What Are the Main Fields of Biology?
Biology is broadly defined as the science of living beings. Some of the main fields of biology involve studying microscopic organisms, animals, or the relationship between biology and other sciences. This article describes the main fields of biology. Schools offering Clinical Laboratory Science degrees can also be found in these popular choices.
The Main Fields of Biology
For this article, the top fields in biology are defined as those employing the highest number of people, as reported by the U.S. Bureau of Labor Statistics (BLS). Each of the main fields of biology contains several subfields, and there is some overlap in the research conducted in the main fields. The list below contains the main fields of biology, according to the BLS (www.bls.gov):
- Biochemistry and biophysics
Fields of Biology: Biochemistry and Biophysics
The BLS combines the fields of biochemistry and biophysics in its employment projections report. These fields are similar in that they involve applying principles of other sciences to biology. Biochemistry is concerned with the chemical makeup of different types of living organisms. Biochemistry involves studying the chemical processes carried out by all forms of life. Biophysics is the application of physics principles to living beings. Biophysics explores physical aspects of items ranging from cells to whole ecosystems.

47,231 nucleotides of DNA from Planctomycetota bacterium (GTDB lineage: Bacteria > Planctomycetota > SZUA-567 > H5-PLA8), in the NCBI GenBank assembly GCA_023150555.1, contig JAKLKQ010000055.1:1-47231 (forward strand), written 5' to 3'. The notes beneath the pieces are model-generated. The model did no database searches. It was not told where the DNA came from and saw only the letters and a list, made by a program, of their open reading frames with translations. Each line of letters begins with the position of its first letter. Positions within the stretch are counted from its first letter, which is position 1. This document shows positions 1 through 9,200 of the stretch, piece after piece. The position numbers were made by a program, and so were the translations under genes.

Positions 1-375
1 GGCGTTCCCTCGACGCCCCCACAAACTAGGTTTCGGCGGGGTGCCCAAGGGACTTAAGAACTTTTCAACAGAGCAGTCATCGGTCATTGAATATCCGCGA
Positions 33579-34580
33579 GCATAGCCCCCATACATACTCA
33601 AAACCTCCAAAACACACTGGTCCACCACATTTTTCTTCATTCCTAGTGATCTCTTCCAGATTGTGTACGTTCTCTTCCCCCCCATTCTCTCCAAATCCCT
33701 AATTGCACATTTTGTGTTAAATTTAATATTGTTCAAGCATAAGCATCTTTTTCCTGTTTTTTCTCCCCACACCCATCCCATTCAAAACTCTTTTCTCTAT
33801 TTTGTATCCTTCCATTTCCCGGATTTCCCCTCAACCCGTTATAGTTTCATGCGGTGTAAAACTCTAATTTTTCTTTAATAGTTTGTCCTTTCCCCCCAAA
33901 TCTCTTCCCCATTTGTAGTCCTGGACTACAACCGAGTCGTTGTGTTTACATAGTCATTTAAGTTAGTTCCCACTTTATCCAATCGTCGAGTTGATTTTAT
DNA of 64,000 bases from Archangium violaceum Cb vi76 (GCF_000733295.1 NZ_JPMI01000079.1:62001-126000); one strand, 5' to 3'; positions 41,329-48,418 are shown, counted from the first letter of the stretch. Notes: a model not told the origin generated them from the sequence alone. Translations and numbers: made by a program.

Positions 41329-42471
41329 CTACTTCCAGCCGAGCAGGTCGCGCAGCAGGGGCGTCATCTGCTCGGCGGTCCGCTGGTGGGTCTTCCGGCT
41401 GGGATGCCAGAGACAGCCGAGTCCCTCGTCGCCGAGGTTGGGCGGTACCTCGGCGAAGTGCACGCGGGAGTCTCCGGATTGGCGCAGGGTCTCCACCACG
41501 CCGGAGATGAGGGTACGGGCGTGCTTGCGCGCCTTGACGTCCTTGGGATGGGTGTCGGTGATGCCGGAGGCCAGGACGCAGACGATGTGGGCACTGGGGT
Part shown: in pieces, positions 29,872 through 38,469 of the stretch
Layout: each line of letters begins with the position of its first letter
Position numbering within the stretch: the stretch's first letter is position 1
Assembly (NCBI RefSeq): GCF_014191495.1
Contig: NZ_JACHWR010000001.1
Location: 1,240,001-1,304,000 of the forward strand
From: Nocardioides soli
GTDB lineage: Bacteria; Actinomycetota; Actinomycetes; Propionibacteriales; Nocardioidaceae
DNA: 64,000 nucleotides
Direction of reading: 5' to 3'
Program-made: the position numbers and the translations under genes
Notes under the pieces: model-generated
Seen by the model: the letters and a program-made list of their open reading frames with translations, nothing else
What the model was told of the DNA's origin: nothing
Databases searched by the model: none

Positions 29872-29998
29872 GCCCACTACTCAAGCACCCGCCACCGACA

Fields of Biology: Microbiology
Another main field of biology is microbiology. Microbiology deals with microscopic organisms, some of which consist of only one cell. Some life forms commonly studied in microbiology include bacteria, fungi, prokaryotes and protists. Microbiologists also study the properties and structure of viruses, though they are considered to be biological agents and aren't technically living organisms.
Fields of Biology: Zoology
Zoology is the branch of biology concerned with studying all types of characteristics of all types of animals. Zoologists study features like animals' behavior, physical appearance, physiology and habitat. Zoology is also concerned with classifying newly discovered animals based on their characteristics.
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